http://www.rangenet.org/directory/hermans/HartMtn/HartMountain.pdf

    WARNING: The first image might offend your cow-coddling sensitivities.

    The land and the wildlife at Hart Mountain SHOW what happens when cattle grazing ends.

  7. Thanks KT. My spouse went to Hart Mountain 2 summers ago for a week of tearing down old cow pasture fences to make way for pronghorn.

    I think it was a real highlight in a decade of summer activities.

  8. avatar elkhunter says:

    Oh I am sure that cattle have a negative effect. Its just KT every post you say you refer to cattle. You cant blame everything on cows, thats all I am saying. Plus if you look at the chart of antelope populations in the mid-1990’s something happened that reduced populations, what was that?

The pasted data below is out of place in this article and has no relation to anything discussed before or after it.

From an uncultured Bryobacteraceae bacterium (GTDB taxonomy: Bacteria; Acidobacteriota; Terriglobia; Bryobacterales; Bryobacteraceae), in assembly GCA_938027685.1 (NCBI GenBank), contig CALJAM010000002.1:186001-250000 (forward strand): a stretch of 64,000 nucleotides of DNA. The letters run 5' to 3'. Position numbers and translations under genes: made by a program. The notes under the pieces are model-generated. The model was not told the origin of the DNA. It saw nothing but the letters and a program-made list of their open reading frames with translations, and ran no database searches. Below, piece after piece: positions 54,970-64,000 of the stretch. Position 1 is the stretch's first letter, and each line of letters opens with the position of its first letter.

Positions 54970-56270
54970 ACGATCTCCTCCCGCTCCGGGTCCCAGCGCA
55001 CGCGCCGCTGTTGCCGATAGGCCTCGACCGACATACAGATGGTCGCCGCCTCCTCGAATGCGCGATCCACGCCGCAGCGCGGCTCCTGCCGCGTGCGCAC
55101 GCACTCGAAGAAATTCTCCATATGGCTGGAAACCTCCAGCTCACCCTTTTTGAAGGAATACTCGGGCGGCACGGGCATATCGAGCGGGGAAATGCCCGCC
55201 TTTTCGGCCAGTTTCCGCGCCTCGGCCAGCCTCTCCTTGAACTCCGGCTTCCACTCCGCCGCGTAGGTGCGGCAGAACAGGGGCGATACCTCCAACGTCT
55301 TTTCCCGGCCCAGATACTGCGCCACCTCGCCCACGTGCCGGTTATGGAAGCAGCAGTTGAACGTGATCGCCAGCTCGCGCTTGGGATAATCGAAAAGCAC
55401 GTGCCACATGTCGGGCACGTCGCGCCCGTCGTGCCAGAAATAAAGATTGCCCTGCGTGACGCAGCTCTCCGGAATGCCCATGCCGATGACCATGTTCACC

9. avatar Joe S. says:

    I agree that coyotes kill a bunch of antelope fawns here in Idaho….Also that wolves kill a bunch of elk calves…
    Like elkhunter says antelope are plains animals not too many wolves running around the desert….
    coyotes need to be controlled just as wolves do….
    Kinda funny that the little dogs dont get as much love as the big ones on this site….personally i have no use for either…..

  10. Joe,

    The coyote was what replaced the wolf when it was extirpated, although the coyote is not a perfect replacement of the wolf.

    The fact that the coyote has spread to the entire continent of North America shows its biological fitness for our current environment. Your opinion on coyotes doesn’t matter to the natural course of events. Elimination of the wolf and the strong campaign against the coyote has made the coyote better and better at surviving. The coyote has won the day.

    Human “control” of coyotes does not reduce their population, except locally, and then only briefly unless 50% or more are killed each year. That is rarely done.

    If you care about pronghorn populations, as far as predators go, pronghorn fawns do much better with wolves around than with coyotes only, and there will always be some coyotes around.

  11. avatar Joe S. says: